When putting in place a cybersecurity strategy, perhaps the most crucial area to pay attention to is that of the endpoint - the place where devices such as PCs, laptops, phones, tablets and, increasingly, internet of things (IoT) devices interface with a network.
In an enterprise setting, where it is vital that systems and data remain uncompromised, there are accordingly numerous solutions to ensure equal levels of security across an often very large number of endpoints. One of the most basic is antivirus software, ensuring that if, for instance, malware infects an employee’s device, it is quarantined then and there without being able to spread.
Up to date
As the number of devices within a network proliferates, it becomes important to ensure endpoint devices are kept up to date with software patches or updates. The consequences of not doing so can be extreme, as we saw with the WannaCry ransomware unleashed in 2017, which is believed to have originated in North Korea. Utilising the EternalBlue exploit for the Microsoft Windows operating system, the ransomware spread worldwide over the course of a few days despite Microsoft having previously issued a patch closing the vulnerability. WannaCry’s spread was consequently directly facilitated by unpatched and old, end-of-life versions of operating systems.
As it turns out, much more widespread damage was averted by the discovery of a killswitch by malware researcher and reformed hacker Marcus Hutchins. Despite that, the United Kingdom’s National Health Service suffered $100mn in costs caused by the ransomware, highlighting the very real consequences of operating systems not being kept up to date.
Endpoint detection and response
Such calamities have led to the uptake of more proactive endpoint protection technologies, such as endpoint detection and response, which is inspired by the need to be constantly monitoring and responding to evolving threats. Key features of such solutions include the presence of a central database to record endpoint activity and then analyse, detect and report on potential issues such as unusual processes or connections, as well as the capacity to respond to multiple threats at once to avoid being overwhelmed.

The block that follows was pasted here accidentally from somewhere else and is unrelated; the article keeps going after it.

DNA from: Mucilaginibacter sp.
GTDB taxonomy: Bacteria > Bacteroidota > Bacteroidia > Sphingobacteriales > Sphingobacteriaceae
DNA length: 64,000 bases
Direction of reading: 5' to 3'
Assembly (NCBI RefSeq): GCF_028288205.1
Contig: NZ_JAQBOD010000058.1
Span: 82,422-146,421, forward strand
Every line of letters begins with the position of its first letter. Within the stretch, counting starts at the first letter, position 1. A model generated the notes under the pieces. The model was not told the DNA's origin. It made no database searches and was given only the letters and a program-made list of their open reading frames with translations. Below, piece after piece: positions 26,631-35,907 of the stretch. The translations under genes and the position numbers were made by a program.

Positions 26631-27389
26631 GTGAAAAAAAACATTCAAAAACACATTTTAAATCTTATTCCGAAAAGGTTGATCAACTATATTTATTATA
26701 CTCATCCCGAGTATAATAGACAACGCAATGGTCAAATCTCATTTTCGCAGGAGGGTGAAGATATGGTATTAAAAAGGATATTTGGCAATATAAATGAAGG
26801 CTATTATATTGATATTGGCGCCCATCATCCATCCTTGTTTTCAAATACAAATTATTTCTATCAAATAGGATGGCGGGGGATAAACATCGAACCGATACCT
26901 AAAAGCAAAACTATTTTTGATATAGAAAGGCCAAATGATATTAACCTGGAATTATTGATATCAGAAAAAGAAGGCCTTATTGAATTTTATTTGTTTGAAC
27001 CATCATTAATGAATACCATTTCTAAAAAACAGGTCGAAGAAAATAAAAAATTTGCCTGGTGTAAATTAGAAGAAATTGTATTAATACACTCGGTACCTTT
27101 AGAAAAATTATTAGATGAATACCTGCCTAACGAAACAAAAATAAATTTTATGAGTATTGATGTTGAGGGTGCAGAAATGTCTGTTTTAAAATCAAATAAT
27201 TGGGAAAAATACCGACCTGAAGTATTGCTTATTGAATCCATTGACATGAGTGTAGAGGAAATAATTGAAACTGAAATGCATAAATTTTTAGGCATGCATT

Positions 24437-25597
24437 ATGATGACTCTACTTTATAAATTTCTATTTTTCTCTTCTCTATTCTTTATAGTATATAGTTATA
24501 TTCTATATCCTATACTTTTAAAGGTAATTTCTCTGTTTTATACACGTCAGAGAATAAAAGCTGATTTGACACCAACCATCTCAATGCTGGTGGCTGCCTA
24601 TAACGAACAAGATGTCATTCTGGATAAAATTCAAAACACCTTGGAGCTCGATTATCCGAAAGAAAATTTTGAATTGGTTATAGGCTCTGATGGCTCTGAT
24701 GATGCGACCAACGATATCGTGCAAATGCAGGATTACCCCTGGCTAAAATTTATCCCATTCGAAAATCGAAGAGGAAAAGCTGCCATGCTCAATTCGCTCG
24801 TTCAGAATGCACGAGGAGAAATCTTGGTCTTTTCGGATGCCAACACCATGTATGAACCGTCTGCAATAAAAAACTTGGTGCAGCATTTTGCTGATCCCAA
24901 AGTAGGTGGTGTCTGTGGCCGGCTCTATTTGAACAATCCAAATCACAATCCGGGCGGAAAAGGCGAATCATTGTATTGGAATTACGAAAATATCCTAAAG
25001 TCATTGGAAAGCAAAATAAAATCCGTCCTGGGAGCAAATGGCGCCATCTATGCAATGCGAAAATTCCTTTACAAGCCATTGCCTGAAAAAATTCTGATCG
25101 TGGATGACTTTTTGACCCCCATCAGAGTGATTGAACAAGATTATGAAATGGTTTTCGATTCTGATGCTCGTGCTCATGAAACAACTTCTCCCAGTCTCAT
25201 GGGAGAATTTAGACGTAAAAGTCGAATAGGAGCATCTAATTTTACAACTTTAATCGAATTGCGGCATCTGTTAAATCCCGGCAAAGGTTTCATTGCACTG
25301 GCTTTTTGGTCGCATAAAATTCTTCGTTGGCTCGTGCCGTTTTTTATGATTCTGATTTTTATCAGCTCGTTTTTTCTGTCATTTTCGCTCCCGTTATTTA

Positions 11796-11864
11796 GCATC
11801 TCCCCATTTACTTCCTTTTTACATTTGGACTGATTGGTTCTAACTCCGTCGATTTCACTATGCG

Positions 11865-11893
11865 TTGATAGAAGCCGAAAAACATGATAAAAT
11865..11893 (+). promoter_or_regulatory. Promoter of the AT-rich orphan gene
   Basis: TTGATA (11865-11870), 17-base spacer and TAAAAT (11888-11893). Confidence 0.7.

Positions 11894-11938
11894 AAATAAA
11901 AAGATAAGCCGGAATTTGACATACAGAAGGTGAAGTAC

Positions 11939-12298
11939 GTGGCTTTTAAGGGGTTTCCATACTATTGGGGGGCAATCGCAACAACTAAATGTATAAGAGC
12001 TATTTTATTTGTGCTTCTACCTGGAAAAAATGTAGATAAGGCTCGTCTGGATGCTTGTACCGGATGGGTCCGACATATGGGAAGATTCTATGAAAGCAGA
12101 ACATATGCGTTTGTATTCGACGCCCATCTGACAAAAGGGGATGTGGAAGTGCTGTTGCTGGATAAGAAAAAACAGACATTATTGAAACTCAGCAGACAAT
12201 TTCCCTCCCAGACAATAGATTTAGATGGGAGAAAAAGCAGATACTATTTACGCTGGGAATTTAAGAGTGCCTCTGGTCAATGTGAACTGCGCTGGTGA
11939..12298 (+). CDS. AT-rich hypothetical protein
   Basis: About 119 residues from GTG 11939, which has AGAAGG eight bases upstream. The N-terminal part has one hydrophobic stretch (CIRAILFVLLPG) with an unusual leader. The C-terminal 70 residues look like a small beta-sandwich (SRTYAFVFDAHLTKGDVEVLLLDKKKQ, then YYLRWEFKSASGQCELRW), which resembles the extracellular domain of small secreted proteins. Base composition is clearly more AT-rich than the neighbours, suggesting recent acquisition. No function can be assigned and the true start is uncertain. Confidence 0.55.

The large cybersecurity companies all offer capabilities in this area, with Crowdstrike’s Falcon endpoint protection, for instance, including threat hunting, threat intelligence and USB device control, while Malwarebytes says its endpoint detection and response solution detects from the cloud and automates threat protection, pointing security teams in the right direction to fix issues. Technology unicorn SentinelOne, meanwhile, bases its entire offering on an autonomous AI-powered endpoint protection platform - it’s rapid funding highlighting the technology industry’s interest in endpoint security.
Working from home
Just as cybersecurity professionals were getting used to the new methods, technologies and approaches to endpoint protection, the ongoing COVID-19 pandemic has thrown a spanner in the works, requiring in many cases the rapid spinning up of previously non-existent or neglected work-from-home protocols. Such a move has opened up new avenues of cyber threat exposure, including untested remote working technologies, increased activity on networks intended for customers and a generalised increased use of online services.
When working from home, employees might be tempted to bypass existing controls on access and processes that may require extra effort and take unsecured detours, potentially making their devices vulnerable, hence why aforementioned endpoint detection and response tools as well as virtual private networks have become a necessity for many organisations. According to McKinsey, the answer for cybersecurity professionals involves “focusing on critical operating needs, testing plans for managing security and technology risks, monitoring for new cyberthreats, and balancing protection with business continuity.”
It’s not just traditional endpoints such as PCs, laptops, phones and tablets that pose a threat to networks. With the internet of things finding purchase in many and varied industries, from manufacturing to restaurants and even people’s homes, their sometimes unsecured nature is proving a considerable headache for those interested in cybersecurity.
According to a report from EY, “IoT is actually [a] medium of interconnection for people — and because human communication is mediated by machines and is more and more indirect, there is a deeply rooted security problem with the possibility of impersonation, identity theft, hacking and, in general, cyber threats.”
It’s a problem that is only growing in scale. Last year, Gartner predicted there would be 5.8 billion enterprise and automotive IoT endpoints in use in 2020, up 21% from 2019, with utilities the biggest market, followed by government and building automation. What those three segments share is their highly essential nature.
“Overall, end users will need to prepare to address an environment where the business units will increasingly buy IoT-enabled assets without policies for support, data ownership or integration into existing business applications,” said Alfonso Velosa, research vice president at Gartner.
Endpoints, then, represent a highly changeable and fast evolving part of the cybersecurity landscape, as well as one of the most sensitive. With remote working and the inexorable march of IoT presenting new endpoint vulnerabilities, cybersecurity professionals have got their hands full ensuring that the devices we use to connect to networks don’t end up compromising them.